Understanding the New Land Rush: How Capital Inflows Transformed Rural Russia

Lecture | August 31 | 4-5:30 p.m. | 270 Stephens Hall

 Susanne Wengle, Assistant Professor of Political Science, University of Notre Dame

 Institute of Slavic, East European, and Eurasian Studies (ISEEES)

Rising global prices for agricultural commodities have led to the inflow of capital to rural economies and to transfers of land ownership to new agricultural operators (NAOs) in developing and post-Soviet countries. How capital inflows affect rural communities is often explained with the variable of institutional strength, an explanation aligned with the good governance approach to economic development: capital inflows have positive developmental effects, if strong domestic institutions vet land deals and regulate NAOs. Contra the focus on institutional parameters as exogenous variables, the Russian case suggests that we should pay attention to political projects and priorities that shape local outcomes and drive institutional change. Vladimir Putin’s food security agenda is important to understand the country’s rural transformation, because it led to a myriad of interventions that privileged NAOs as agents of change, while other actors were sidelined.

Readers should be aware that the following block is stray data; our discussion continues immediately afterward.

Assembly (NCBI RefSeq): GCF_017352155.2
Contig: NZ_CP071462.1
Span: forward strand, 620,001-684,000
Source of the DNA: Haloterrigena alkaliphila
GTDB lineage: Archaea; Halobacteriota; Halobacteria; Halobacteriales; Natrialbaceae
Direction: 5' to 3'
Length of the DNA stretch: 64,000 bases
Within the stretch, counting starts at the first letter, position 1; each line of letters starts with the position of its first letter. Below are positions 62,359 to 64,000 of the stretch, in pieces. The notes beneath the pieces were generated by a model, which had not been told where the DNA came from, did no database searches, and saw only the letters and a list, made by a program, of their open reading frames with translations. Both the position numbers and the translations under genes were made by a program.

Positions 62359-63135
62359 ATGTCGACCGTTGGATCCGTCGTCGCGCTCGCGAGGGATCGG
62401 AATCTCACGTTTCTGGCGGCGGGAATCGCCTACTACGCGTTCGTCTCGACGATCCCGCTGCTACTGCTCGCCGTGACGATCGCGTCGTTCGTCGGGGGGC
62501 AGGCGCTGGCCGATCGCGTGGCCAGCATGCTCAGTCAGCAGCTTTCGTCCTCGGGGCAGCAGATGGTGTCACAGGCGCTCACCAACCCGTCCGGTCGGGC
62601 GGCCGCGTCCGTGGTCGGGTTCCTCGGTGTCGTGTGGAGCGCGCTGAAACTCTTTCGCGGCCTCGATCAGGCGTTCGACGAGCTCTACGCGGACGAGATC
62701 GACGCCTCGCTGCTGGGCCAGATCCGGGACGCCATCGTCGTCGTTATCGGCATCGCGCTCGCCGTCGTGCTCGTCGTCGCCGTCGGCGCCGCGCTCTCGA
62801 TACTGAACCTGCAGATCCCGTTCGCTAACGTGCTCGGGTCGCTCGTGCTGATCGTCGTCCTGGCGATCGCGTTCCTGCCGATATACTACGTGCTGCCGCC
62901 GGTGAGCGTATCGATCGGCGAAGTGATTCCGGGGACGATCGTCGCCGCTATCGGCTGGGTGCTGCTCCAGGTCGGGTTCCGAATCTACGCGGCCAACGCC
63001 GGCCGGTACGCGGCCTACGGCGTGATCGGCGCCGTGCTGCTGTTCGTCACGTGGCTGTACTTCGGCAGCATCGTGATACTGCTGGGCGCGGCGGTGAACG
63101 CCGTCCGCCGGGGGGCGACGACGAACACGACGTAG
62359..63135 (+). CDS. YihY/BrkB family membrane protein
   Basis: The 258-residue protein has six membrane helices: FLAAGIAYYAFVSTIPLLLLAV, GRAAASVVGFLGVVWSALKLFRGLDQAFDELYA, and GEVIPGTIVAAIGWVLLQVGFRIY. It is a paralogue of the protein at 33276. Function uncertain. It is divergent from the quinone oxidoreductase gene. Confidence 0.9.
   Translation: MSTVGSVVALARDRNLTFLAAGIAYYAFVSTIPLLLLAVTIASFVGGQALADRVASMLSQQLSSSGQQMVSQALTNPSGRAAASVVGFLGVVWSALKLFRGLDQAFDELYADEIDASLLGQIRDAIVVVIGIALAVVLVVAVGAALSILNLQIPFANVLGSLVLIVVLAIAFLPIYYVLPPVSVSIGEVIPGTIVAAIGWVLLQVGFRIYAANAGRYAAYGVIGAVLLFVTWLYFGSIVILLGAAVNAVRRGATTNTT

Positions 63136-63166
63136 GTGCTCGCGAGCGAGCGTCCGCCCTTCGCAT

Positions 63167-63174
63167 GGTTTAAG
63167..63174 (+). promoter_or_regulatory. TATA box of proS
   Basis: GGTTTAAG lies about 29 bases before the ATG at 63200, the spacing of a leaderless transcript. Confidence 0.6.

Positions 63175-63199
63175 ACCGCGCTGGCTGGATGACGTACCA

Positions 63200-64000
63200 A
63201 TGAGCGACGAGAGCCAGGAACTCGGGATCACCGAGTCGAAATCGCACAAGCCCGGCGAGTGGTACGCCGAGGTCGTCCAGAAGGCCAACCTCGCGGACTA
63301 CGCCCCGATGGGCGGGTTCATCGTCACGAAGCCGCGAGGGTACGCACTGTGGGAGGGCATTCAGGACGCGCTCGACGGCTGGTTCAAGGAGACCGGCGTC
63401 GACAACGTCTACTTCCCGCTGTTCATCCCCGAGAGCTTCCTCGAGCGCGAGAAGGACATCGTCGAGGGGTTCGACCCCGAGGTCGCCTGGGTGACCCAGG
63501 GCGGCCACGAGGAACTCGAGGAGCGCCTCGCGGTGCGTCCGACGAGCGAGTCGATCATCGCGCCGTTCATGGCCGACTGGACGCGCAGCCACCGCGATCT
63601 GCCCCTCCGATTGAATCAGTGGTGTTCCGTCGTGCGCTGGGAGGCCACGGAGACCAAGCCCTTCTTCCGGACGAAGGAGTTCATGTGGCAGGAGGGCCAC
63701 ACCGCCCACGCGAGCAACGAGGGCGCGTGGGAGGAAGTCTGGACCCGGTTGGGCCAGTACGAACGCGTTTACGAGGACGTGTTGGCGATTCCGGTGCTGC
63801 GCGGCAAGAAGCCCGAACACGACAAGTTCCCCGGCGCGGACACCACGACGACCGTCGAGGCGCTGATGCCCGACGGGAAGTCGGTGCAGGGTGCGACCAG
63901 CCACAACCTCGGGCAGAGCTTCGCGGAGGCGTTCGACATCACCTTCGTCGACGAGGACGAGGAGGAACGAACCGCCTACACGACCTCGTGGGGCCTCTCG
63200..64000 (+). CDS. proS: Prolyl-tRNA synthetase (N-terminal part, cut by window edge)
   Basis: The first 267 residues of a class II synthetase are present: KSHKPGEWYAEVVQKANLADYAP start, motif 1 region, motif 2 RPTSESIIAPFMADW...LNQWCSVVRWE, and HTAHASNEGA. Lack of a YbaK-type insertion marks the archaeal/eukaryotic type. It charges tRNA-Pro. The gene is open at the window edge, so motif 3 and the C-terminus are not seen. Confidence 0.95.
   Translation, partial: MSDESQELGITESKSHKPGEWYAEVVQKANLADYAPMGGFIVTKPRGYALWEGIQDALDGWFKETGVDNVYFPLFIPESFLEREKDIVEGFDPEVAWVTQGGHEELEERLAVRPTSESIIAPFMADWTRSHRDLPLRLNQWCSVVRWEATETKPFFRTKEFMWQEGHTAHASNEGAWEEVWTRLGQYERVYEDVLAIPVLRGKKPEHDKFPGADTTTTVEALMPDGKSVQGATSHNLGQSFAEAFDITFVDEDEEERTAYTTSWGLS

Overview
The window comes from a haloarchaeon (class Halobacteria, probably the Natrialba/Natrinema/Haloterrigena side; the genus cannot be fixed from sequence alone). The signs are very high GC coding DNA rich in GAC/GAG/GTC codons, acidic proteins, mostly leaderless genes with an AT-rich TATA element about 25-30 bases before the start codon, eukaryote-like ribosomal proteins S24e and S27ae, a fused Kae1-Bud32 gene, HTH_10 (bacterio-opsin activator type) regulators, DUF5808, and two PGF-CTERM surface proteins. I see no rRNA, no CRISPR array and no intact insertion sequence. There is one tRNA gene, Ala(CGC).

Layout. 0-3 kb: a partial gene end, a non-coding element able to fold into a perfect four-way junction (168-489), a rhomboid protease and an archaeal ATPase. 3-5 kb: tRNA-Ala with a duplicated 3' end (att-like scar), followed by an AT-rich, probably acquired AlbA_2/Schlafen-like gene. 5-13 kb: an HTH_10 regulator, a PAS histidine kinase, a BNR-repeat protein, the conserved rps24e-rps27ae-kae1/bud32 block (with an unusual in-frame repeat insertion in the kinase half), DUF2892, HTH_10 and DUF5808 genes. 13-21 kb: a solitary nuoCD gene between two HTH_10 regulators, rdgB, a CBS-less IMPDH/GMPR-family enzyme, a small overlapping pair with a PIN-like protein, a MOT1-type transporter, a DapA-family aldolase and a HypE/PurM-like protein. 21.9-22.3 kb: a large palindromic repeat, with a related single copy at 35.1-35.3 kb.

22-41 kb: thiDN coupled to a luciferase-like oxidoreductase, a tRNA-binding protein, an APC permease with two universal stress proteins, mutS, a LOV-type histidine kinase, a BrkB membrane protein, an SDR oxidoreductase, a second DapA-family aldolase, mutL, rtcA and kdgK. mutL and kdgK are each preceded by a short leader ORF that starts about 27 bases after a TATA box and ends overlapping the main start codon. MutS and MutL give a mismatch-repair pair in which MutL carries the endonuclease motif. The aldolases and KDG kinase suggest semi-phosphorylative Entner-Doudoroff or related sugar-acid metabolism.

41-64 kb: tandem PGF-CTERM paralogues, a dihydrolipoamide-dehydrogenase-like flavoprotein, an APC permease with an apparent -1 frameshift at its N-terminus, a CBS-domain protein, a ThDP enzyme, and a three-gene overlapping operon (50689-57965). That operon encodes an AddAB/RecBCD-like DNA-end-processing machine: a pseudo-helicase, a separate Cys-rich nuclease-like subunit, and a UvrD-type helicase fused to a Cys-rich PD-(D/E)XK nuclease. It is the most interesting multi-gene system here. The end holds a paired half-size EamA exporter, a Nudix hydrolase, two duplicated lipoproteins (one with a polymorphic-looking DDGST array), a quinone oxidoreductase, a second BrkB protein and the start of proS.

Susanne Wengle is an assistant professor in the Political Science Department at the University of Notre Dame, with a Ph.D. from the from University of California Berkeley. She also holds a concurrent faculty appointment at Notre Dame's Keough School for Global Affairs. Before joining Notre Dame’s faculty, Wengle conducted research and taught classes at the University of Chicago. Her main research interests concern the politics of markets regulations. Her past research examines how particular regulations function and how they evolve, hence what “politics” make them possible, but also how their effects change the political conditions in which they were formulated. Wengle’s book, Post-Soviet Power: State-led Development and Russia’s Marketization (2015, Cambridge University Press) examines the political economy of newly created electricity markets in Russia, and more generally engages with questions how we study markets in the post-Soviet context and beyond. The empirical focus of her current project is agriculture and food production in Russia and the US.